Aside from fretting over the imminent death of our planet, Jeremy Grantham seems to be enjoying himself.

Periodic grumbling about markets being overvalued in 2010, 2011, 2012, 2013, 2014, 2015, 2016, 2017, 2018, 2019, 2020 and 2021 saw him dismissed (once again) as an old permabearish sourpuss. After soaring in the wake of the financial crisis, GMO’s fortunes waned once more, and Grantham stepped back to devote himself to combating climate change.

But his January 2022 note Let The Wild Rumpus Begin set the tone for this year, predicting that the “fourth superbubble of the last hundred years” had finally reached its zenith and would imminently deflate. Since then it’s mostly been carnage on global markets.

This summer has seen some respite, on hopes that a recession is not imminent and/or that central bank will soon pivot away from tightening monetary policy. Unfortunately, Grantham is now out with a new paper rubbishing those hopes, and advising investors to “prepare for an epic finale”.

The current superbubble features an unprecedentedly dangerous mix of cross-asset overvaluation (with bonds, housing, and stocks all critically overpriced and now rapidly losing momentum), commodity shock, and Fed hawkishness. Each cycle is different and unique — but every historical parallel suggests that the worst is yet to come.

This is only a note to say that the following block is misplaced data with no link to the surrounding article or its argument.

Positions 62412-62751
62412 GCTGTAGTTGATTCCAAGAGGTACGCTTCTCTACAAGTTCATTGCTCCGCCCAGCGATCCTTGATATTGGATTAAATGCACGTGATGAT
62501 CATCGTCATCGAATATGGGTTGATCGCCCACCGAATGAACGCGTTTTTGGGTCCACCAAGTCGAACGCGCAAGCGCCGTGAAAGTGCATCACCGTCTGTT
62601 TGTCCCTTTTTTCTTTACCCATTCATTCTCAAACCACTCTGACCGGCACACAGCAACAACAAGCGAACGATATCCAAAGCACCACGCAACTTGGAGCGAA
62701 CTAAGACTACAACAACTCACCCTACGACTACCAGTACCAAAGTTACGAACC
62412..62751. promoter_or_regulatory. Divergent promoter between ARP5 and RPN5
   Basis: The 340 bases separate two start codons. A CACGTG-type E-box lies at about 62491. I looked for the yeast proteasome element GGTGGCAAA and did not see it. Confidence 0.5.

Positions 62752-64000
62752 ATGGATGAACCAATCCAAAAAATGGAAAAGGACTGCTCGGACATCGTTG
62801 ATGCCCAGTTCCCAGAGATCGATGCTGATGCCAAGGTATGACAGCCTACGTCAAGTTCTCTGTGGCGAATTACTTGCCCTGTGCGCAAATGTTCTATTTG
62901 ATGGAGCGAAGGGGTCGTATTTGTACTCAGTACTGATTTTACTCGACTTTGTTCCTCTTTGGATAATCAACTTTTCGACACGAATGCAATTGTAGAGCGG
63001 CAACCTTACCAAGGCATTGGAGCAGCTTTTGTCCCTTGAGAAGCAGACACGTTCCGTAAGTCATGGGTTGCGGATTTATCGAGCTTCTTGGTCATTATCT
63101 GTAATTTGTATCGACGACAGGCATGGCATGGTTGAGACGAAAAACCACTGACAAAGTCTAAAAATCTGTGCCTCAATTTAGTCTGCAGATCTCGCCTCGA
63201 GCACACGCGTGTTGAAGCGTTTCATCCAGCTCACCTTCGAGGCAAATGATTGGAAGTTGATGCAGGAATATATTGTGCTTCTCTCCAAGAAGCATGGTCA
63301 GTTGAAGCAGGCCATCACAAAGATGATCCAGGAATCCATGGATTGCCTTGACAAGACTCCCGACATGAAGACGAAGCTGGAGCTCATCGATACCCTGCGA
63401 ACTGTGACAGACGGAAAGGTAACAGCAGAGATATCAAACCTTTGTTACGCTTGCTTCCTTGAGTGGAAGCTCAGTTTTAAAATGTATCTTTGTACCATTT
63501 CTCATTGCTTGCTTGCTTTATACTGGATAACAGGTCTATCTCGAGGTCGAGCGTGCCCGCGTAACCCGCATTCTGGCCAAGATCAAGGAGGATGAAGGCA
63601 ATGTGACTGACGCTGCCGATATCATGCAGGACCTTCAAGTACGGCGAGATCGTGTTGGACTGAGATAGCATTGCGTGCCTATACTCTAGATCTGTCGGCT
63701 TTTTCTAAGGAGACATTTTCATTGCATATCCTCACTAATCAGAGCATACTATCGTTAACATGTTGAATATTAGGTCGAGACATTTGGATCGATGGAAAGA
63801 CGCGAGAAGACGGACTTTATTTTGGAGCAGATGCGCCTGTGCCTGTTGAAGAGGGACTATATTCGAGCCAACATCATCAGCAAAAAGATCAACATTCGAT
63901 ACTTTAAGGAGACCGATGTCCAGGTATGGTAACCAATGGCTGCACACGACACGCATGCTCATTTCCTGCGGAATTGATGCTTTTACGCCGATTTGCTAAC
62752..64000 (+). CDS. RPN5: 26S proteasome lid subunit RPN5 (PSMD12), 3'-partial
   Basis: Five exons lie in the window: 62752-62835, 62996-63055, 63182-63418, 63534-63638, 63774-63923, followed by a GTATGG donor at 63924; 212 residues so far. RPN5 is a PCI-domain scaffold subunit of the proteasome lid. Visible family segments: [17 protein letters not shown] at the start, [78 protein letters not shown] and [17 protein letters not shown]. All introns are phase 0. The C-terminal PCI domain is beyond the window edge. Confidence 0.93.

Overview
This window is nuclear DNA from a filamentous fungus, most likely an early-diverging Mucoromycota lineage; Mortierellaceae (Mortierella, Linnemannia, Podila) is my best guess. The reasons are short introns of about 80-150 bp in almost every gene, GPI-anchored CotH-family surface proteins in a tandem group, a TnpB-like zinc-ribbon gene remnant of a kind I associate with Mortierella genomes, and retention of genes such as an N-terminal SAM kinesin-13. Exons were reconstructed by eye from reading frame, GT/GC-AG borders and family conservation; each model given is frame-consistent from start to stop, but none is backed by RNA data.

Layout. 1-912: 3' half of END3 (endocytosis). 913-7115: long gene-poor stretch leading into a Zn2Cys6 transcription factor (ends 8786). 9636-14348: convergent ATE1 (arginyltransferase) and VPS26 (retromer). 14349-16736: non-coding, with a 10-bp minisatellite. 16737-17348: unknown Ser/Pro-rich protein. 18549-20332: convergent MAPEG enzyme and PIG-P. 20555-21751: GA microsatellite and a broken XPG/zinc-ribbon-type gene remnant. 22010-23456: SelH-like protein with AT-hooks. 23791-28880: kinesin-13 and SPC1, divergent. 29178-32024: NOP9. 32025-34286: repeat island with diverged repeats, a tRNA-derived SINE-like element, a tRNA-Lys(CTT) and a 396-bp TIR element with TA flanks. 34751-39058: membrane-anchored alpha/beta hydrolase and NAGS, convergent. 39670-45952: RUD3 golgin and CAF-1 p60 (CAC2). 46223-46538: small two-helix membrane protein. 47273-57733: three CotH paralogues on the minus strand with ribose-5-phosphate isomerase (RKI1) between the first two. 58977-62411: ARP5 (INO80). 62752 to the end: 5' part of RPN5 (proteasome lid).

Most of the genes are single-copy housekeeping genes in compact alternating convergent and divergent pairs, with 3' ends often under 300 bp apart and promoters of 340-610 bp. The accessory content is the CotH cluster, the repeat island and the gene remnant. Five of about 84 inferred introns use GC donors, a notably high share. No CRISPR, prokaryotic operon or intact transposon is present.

Whatever you may think of Grantham, his latest missive — titled Entering The Superbubble’s Final Act — is worth reading. As always, it’s a well-written, interesting and lucid dissection of the current environment, albeit from someone who looks at world from a pretty downbeat angle.

Not that he is in lonely company at the moment. Most analysts and a fair few investors seem pretty sure that the summer bounce was a classic bear market rally — which is now starting to unravel again as central banks reiterate that they very much remain in tightening mode. Grantham points out that this is par for the course.

Recently, we have seen a bear market rally. It has so far played out exactly in line with its three historical precedents, the bear market rallies that marked the middle phase of deflating superbubbles.

If the bear market has already ended, the parallels with the three other US superbubbles — so far so strangely in line — would be completely broken. This is always possible. Each cycle is different, and each government response is unpredictable.

But these few epic events seem to act according to their very own rules, in their own play, which has apparently just paused between the third and final act. If history repeats, the play will once again be a Tragedy. We must hope this time for a minor one.